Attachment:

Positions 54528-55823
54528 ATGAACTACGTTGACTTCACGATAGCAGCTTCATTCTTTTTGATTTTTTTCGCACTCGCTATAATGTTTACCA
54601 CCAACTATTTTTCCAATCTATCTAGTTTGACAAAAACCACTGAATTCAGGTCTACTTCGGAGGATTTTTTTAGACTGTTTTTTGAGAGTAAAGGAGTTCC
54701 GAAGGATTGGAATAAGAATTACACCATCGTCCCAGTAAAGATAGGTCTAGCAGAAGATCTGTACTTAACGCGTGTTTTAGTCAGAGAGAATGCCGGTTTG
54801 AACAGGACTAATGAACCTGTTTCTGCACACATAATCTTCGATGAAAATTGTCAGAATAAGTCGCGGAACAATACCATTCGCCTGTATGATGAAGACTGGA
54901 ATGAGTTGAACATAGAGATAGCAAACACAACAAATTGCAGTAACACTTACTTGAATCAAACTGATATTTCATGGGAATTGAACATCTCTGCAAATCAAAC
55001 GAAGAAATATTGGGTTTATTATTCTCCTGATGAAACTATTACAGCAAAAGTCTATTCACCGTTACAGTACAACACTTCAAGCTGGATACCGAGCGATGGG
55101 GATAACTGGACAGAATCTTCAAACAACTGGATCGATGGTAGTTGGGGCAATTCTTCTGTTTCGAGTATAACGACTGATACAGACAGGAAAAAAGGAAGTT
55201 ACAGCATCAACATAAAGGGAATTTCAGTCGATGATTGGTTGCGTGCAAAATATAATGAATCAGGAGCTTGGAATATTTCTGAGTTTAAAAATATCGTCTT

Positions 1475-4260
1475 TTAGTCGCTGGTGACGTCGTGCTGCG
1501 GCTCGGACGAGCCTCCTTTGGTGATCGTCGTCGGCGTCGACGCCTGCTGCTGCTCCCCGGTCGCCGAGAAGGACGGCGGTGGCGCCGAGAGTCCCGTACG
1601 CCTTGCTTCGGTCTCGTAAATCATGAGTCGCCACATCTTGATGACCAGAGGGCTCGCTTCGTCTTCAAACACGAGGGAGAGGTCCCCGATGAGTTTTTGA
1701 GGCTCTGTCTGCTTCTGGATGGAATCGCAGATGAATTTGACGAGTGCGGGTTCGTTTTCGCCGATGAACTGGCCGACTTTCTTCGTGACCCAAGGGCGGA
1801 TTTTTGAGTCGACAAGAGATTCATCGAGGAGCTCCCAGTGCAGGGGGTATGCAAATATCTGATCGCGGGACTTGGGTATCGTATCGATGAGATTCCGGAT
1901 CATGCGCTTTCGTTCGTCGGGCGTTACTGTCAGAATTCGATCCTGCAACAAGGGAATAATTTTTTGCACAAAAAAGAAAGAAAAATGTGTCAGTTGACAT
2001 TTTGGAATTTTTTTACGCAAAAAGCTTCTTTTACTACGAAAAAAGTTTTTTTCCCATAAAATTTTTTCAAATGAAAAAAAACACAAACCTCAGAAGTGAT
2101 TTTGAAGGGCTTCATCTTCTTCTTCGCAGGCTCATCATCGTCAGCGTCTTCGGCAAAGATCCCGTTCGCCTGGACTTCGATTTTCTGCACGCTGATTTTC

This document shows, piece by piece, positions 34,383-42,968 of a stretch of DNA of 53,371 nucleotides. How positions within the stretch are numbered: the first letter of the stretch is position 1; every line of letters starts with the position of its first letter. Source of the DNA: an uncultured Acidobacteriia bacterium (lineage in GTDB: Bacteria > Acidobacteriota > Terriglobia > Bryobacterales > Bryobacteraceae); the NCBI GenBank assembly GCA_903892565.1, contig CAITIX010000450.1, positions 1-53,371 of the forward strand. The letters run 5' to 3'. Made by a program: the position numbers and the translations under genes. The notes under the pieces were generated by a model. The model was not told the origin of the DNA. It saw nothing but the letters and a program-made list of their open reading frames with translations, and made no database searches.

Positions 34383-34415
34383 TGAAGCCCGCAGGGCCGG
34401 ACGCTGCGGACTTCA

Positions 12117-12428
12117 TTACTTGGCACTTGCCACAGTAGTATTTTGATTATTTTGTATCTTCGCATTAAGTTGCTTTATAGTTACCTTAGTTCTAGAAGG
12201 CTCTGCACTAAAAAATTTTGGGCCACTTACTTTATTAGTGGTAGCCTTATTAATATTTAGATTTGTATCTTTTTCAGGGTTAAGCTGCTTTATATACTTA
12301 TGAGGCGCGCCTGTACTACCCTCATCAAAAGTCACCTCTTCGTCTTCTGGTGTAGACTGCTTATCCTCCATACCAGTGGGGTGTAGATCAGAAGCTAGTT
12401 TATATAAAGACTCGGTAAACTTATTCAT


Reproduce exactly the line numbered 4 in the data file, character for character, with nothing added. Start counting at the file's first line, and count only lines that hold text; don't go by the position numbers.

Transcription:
54701 GAAGGATTGGAATAAGAATTACACCATCGTCCCAGTAAAGATAGGTCTAGCAGAAGATCTGTACTTAACGCGTGTTTTAGTCAGAGAGAATGCCGGTTTG